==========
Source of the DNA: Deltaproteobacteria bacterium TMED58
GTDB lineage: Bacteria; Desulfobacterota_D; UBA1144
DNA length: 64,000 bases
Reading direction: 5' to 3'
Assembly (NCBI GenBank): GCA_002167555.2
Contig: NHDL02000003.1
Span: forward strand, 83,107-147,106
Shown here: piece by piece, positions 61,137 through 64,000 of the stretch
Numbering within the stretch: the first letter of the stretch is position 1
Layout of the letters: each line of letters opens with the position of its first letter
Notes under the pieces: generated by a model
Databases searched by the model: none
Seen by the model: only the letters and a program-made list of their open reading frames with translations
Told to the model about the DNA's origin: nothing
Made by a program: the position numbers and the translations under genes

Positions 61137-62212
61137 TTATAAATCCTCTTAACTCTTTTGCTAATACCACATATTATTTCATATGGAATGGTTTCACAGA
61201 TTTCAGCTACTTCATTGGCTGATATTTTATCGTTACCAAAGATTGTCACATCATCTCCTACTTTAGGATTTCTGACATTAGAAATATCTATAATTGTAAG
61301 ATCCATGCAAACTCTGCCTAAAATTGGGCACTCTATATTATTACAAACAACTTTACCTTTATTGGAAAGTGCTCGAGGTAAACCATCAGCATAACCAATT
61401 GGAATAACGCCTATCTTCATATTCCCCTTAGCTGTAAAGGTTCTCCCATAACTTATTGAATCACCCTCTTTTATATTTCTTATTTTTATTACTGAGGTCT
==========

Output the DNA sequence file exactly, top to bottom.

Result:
Source of the DNA: Deltaproteobacteria bacterium TMED58
GTDB lineage: Bacteria; Desulfobacterota_D; UBA1144
DNA length: 64,000 bases
Reading direction: 5' to 3'
Assembly (NCBI GenBank): GCA_002167555.2
Contig: NHDL02000003.1
Span: forward strand, 83,107-147,106
Shown here: piece by piece, positions 61,137 through 64,000 of the stretch
Numbering within the stretch: the first letter of the stretch is position 1
Layout of the letters: each line of letters opens with the position of its first letter
Notes under the pieces: generated by a model
Databases searched by the model: none
Seen by the model: only the letters and a program-made list of their open reading frames with translations
Told to the model about the DNA's origin: nothing
Made by a program: the position numbers and the translations under genes

Positions 61137-62212
61137 TTATAAATCCTCTTAACTCTTTTGCTAATACCACATATTATTTCATATGGAATGGTTTCACAGA
61201 TTTCAGCTACTTCATTGGCTGATATTTTATCGTTACCAAAGATTGTCACATCATCTCCTACTTTAGGATTTCTGACATTAGAAATATCTATAATTGTAAG
61301 ATCCATGCAAACTCTGCCTAAAATTGGGCACTCTATATTATTACAAACAACTTTACCTTTATTGGAAAGTGCTCGAGGTAAACCATCAGCATAACCAATT
61401 GGAATAACGCCTATCTTCATATTCCCCTTAGCTGTAAAGGTTCTCCCATAACTTATTGAATCACCCTCTTTTATATTTCTTATTTTTATTACTGAGGTCT